Angel Face (1952) - Rotten Tomatoes

Angel Face1952

Angel Face (1952)




Critic Consensus: No consensus yet.

Angel Face Photos

Movie Info

Jean Simmons' fascinating interpretation of an uncharacteristic role is the main drawing card of Otto Preminger's Angel Face. The daughter of Charles Treymayne (Herbert Marshall), who remarried a wealthy woman (Barbara O'Neil), Diane Treymayne's (Simmons) angelic countenance masks an unbridled psychotic who'll let nothing stand in the way of her happiness. Diane arranges for Catherine's death, making it look like an auto accident. Coveting family chauffeur Frank Jessup (Robert Mitchum), Diane steals Frank away from his sweetheart Mary (Mona Freeman) and forces him to become her spiritual accomplice in her stepmother's murder. And when Diane finally realizes that she'll never, ever, be able to hold Frank, she... well, enough said. If Angel Face doesn't look like a typical early-1950s RKO Radio film, it may be because its director was borrowed from 20th Century-Fox, and its cinematographer (Harry Stradling) was a loan-out from Sam Goldwyn.


Jean Simmons
as Diane Tremayne Jessup
Robert Mitchum
as Frank Jessup
Mona Freeman
as Mary Wilton
Herbert Marshall
as Mr. Charles Tremayne
Leon Ames
as Fred Barrett
Barbara O'Neil
as Mrs. Catherine Tremayne
Kenneth Tobey
as Bill Crompton
Raymond Greenleaf
as Arthur Vance
Griff Barnett
as The judge
Jim Backus
as DA Judson
Bess Flowers
as Barrett's Secretary
Alex Gerry
as Lewis, Frank's Attorney
Lewis Martin
as Police Sergeant
Michael Lally
as Reporter
Young Buck
as Assistant District Attorney
Bob Peoples
as Reporter
Jeffrey Sayre
as Court Clerk
James Brick Sullivan
as Deputy Sheriff
Grandon Rhodes
as Prison Chaplain
Cora Shannon
as Patient
Theresa Harris
as Nurse Theresa
John Ellis
as Jury Foreman
Pete Kellett
as Detective
Ralph Volkie
as Good Humor Man
Charles Tannen
as TV Broadcaster
View All

Critic Reviews for Angel Face

All Critics (12) | Top Critics (3)

A capable cast, headed by Jean Simmons and Robert Mitchum, and a nice, taut story idea have been set adrift in a pretentious Freudian mist that wafts through the handsomely mounted proceedings with disastrous results.

August 8, 2006 | Rating: 1.5/5 | Full Review…
Top Critic

Superb Freudian crime thriller, noir-inflected in theme but shot by and large in crisp, bright drawing-rooms.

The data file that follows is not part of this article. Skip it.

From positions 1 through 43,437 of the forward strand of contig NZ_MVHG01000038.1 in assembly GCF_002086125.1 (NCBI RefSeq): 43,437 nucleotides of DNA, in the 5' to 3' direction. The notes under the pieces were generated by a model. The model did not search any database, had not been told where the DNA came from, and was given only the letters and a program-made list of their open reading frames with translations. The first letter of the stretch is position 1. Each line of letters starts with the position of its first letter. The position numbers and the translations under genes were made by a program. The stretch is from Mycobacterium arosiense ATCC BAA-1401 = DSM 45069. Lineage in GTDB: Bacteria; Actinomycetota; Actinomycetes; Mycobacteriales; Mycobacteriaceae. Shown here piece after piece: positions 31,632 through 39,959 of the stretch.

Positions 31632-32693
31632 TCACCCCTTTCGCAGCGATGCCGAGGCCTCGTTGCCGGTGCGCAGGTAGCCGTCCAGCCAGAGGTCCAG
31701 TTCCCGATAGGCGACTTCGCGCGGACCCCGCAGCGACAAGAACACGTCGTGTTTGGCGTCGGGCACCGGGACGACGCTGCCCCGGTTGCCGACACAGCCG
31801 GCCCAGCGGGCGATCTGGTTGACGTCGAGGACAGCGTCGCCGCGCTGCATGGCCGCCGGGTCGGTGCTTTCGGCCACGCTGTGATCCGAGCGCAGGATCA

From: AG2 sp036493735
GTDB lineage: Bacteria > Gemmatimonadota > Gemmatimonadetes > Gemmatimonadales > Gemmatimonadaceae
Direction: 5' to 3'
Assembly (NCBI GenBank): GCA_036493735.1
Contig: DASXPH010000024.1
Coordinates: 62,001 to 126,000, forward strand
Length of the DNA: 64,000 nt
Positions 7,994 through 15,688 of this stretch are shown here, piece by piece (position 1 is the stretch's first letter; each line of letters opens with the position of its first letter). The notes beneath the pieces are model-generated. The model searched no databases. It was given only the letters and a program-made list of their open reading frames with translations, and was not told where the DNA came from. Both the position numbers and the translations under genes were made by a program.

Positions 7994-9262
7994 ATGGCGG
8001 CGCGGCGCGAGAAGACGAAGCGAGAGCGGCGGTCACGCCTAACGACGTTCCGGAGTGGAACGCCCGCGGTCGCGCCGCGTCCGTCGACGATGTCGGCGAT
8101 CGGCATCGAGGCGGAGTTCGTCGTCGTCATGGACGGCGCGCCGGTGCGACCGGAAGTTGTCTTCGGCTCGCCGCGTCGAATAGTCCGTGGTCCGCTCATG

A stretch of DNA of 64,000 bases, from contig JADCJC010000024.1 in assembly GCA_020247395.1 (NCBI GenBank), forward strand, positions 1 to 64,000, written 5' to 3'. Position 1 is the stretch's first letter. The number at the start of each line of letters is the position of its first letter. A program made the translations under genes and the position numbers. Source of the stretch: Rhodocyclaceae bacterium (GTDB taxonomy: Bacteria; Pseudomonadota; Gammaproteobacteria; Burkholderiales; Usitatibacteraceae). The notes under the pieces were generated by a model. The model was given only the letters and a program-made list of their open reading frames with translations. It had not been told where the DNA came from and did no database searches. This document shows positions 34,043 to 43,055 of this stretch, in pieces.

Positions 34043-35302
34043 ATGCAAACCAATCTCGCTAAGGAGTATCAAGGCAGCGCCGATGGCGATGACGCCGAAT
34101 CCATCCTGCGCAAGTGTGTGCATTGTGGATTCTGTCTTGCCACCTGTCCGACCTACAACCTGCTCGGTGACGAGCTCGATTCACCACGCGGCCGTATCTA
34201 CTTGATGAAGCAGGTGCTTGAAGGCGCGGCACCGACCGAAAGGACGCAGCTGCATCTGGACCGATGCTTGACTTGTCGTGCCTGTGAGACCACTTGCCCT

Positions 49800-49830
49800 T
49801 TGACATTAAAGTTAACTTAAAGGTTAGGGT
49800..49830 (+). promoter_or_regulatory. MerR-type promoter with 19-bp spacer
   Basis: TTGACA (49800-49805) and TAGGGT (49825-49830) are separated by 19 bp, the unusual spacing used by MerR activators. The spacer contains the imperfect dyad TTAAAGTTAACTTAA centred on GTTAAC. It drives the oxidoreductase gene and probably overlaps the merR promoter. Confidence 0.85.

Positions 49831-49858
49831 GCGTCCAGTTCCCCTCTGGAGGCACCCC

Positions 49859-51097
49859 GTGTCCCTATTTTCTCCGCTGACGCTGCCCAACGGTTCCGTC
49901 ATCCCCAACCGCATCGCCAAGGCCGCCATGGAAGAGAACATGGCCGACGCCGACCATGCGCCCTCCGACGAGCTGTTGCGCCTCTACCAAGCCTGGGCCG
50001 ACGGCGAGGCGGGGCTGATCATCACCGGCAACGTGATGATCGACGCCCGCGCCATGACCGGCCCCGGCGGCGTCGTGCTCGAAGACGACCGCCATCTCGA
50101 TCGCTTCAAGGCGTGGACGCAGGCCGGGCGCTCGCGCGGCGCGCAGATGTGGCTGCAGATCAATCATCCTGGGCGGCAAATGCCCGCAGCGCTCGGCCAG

February 9, 2006 | Full Review…

The sets, characters, and actions are extremely stylized, yet Preminger's moving camera gives them a frightening unity and fluidity, tracing a straight, clean line to a cliff top for one of the most audacious endings in film history.

March 31, 2003 | Full Review…

Angel Face is a congested thriller that kills off all its actors with modern sports cars.

November 23, 2020 | Full Review…

The dark themes quietly wrap themselves around us, pulling us into this story of love, anger, and madness.

August 11, 2020 | Full Review…

Preminger transforms a second rate James M. Cain murder plot, re-orchestrating this textbook tale of passion and murder into a haunting and haunted refrain

March 16, 2009 | Rating: 4/5 | Full Review…

Audience Reviews for Angel Face

An ordinary man gets mixed up with a dangerous girl. Not anything new, but it's a good movie with good actors.

Aj V
Aj V

Super Reviewer

Robert Mitchum plays Frank, an ambulance driver with dreams of opening a sports car repair shop. He has a very pretty girlfriend (Mona Freeman) that he treats very casually, especially when he meets other hot dames. One night, on a call at a ritzy mansion, he discovers what is obviously a plot by a wealthy socialite to kill her stepmother. However, he's a little bit intrigued by the socialite (Jean Simmons), and she seems more than a little interested in her, so he takes her out. Soon, Frank's life is filled with promises of money and it seems as though his dreams will all come true, if only he can turn the other way for a little while. Director Otto Preminger uses the Hays code to his advantage as the twists and turns of this crime drama unfold. While Mitchum isn't exactly oozing charisma (and Simmons' socialite perhaps oozes too much), the end result is something entirely fascinating to watch. Is Mona Freeman's no-nonsense character a proto-feminist? She sees Simmons' little plots and ploys very early on, and has the nerve to call her out on them. I also think the courtroom scenes deserve a lot credit. I enjoyed the interplay between the two lawyers, and Leon Ames breaks ground he'd later revisit in The Postman Always Rings Twice (as an exceedingly clever lawyer). A great example of the genre from the 1950s.

Devon Bott
Devon Bott

Super Reviewer

Oh, I dug this. Preminger delivers solid Beverly Hills noir with a dollop of Freudian melodrama. Mitchum is great as a super cynical "I'm wise to you" pragmatist who still winds up taking the fall for the nutty dame. Nutty dames...

Bob Stinson
Bob Stinson

Super Reviewer

Angel Face Quotes

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